Kondwani Nankhumwa disclosed this on June 12 in Parliament when he was updating Members of Parliament on the current updates the country has made in digital migration.
Digital migration is the transferring of broadcasting services from analogue to digital signals for radio and television (TV).
According to the minister, the switching off of the analogue signal which is in line with the International Telecommunications Union (ITU) resolution for member countries to migrate to digital TV broadcasting by June 17, 2015 will be done in two phases.
“I wish to announce that Malawi is on the right course to meet the June 17, 2015 deadline. Malawi will switch off analogue television in two phases starting with Mzuzu and Zomba on June 17.
Lilongwe, Mpingwe and Ndirande will be switched off ninety days later which will be on September 17, 2015,”said Nankhumwa.
He further highlighted that there are four countries in the Southern African Development Community (SADC) who have made best strives and achievements as far as the switching on processes.
He said these are Namibia, Mauritius and Tanzania and Malawi is currently on position three.
Nankhumwa said while the transition from analogue to digital broadcasting is applicable to both radio and television, the migration process will first involve television broadcasting only.
According to the minister, the current status where there is dual broadcasting on both digital and analogue platforms is going to change.
He clarified that only viewers with digital equipment are going to access television services in areas where analogue signal has been switched off.
“We are going to completely switch off analogue and remain broadcasting only on digital, meaning that anyone who has no platform that uses digital will not be able to receive visuals, hence will not be able to watch television in those areas that (Analogue signal) has been switched off.
Speaking to reporters after delivering his statement, Nankhumwa said government decided to start with Mzuzu and Zomba because the areas have lower populations in comparison with Lilongwe and Blantyre.
He further said the process has not been delayed but there had been a lot of technicalities that had to be considered.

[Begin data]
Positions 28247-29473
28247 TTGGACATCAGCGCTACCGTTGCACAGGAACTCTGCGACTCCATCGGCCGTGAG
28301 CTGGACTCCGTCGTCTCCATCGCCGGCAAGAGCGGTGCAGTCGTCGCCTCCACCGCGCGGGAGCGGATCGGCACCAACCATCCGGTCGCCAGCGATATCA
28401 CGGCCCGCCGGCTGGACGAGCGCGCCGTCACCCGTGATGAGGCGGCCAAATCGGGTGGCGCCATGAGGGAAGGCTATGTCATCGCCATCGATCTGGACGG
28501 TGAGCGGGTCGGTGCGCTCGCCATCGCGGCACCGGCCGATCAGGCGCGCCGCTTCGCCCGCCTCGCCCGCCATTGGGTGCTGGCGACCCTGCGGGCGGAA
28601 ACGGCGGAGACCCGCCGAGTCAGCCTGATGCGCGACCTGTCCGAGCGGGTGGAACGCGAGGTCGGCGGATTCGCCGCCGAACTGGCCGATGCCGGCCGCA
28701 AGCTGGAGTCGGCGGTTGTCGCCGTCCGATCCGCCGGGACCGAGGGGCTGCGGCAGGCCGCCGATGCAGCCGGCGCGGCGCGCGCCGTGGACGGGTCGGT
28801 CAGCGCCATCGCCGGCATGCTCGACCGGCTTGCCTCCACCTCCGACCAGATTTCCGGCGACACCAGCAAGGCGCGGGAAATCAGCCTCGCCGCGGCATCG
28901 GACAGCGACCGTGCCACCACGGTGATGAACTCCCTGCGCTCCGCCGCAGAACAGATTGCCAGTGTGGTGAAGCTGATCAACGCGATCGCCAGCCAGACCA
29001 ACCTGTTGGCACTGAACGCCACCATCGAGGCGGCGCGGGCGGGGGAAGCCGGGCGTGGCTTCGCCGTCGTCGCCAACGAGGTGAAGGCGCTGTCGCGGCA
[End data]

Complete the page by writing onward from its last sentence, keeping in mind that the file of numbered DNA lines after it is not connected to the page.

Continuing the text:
“We are not behind schedule (in migrating to digital) but rather there were a lot of consideration as regards the mechanism of the technicalities (transmitters). We could not just roll out the process at a single go because there are unknown problems that might be faced.
“And by starting with the low areas, we could learn from any challenges that may arise after switching off the analogue signal. In this case, we may rectify or have solutions at hand to similar challenges if they may arise when switching off analogue signal for Lilongwe and Blantyre,” said Nankhumwa.
Subsequently, Nankhumwa called upon business persons across the country to express interest in selling the Set Top Boxes (STB) that would allow people to access digital television.
The STBs, which will be selling at MK20, 000 would be available in Post Offices across the country but Nankhuwa explained of the need to involve private traders:
“We believe in liberating the markets as far as issues of this kind are concerned. We are encouraging private traders to come and apply for licences so that they may be able to sell these STBs.
Currently, there are 11 TV stations that are available on the digital signal.
Amongst them is Times, Joy, HOPE Channel-Malawi, Zodiak Broadcasting Station, Malawi Broadcasting station (MBC) and Pentecostal Life that are to go digital come next week.
Malawi started its digital migration journey in 2010 and switched on its digital television network on 31st December, 2013 and approved the Malawi Digital Broadcasting policy whose main aim is to see to it that there is a conducive environment for the development of digital broadcasting industry in Malawi.